DWP – Department of Work and Pensions: A UK government department responsible for welfare / benefits, pensions and child maintenance payments.
Dyslexia: A learning difficulty in relation to reading writing and spelling.
Dyspraxia: A developmental disorder which affects co-ordination and planning difficulties.
Early Bird: A training and support programme offered to parents and carer’s of young autistic children.
Echolalia: When a person repeats what has been said to them or repeats noises, it can be immediate or delayed.
Educational Psychologists: A psychologist that supports children and young people with difficulties relating to education and learning to enable them to participate in school or early years settings.
EHC Needs Assessment – Education Health and Care Needs Assessment: An assessment carried out by the local authority to see if a child or young person has additional educational, health and social needs that would require putting an Education, Health and Care Plan in place.
EHCP – Education Health and Care Plan: A plan for children and young people that require additional support. It identifies educational, health and social needs and sets out the support that is required to meet those needs. Once a plan is agreed with the local authority it is a legally binding document.
ELSA – Emotional Literacy Support Assistant: ELSA is a training course aimed at teaching assistants in schools. Examples of things covered on the course are Social skills, emotions, bereavement, social stories and therapeutic stories, anger management, self-esteem, counselling skills such as solution focused and friendship.
EPS – Educational Psychology Service: A service that provides assessment and advice to early years settings and other providers relating to children with additional educational needs.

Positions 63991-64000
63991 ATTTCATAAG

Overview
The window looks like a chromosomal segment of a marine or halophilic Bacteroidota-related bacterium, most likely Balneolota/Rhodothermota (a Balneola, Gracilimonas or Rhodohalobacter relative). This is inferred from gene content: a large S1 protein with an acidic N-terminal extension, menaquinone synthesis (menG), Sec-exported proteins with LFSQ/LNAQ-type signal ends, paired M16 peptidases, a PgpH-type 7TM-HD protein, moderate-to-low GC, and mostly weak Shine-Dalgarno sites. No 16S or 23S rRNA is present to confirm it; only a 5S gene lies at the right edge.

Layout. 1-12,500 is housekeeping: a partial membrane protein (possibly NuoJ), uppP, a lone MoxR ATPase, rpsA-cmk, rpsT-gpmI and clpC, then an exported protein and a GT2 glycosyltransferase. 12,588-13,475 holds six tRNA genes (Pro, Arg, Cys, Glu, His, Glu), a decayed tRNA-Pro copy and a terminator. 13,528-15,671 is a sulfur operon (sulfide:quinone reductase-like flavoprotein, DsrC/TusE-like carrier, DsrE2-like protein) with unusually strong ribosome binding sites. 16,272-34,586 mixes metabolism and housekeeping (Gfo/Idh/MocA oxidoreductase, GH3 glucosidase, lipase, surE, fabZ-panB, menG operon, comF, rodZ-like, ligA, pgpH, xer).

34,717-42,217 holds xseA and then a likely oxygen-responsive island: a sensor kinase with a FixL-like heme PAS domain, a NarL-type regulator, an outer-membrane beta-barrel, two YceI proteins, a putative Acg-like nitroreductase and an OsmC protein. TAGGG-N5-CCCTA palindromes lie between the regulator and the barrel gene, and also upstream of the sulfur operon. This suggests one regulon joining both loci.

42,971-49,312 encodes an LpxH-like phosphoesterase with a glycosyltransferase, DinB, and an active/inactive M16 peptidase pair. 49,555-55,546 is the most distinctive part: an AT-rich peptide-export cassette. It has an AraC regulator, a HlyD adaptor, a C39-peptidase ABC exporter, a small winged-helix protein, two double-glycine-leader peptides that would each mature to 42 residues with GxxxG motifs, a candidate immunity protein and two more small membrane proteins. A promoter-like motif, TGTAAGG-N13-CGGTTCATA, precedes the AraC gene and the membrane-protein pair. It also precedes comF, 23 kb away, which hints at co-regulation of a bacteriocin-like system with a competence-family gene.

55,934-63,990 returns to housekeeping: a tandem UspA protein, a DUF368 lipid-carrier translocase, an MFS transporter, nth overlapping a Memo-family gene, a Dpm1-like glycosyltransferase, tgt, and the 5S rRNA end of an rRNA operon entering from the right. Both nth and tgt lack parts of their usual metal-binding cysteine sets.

EYFS – The Early Years foundation stage: An educational stage for learning, development and care of children under five.
GP – General practitioner: Local community doctor.
HV – Health Visitor: Registered nurses or midwives who work in the community to support children under five and their families.
Hypersensitive: this is when a person is highly sensitive and may have unusual or extreme reactions to touch, taste, smell, sounds. It is commonly linked to anxiety and stress. Also see sensory processing.
Hyposensitive: this is when a person is under-sensitive or underwhelmed by touch, taste, smell and sound and are likely to seek out additional sensory activity. Also see sensory processing.
LA – Local Authority: local council
Makaton: A system of signs and symbols combined with speech to assist hearing people with communication or learning difficulties. Signs from British Sign Language (BSL) are used however BSL is different to Makaton as it is a language for the deaf community in the UK and is naturally evolving language with its own grammar and word order. Makaton is what Mr Tumble uses on the Cbeebies show Something Special.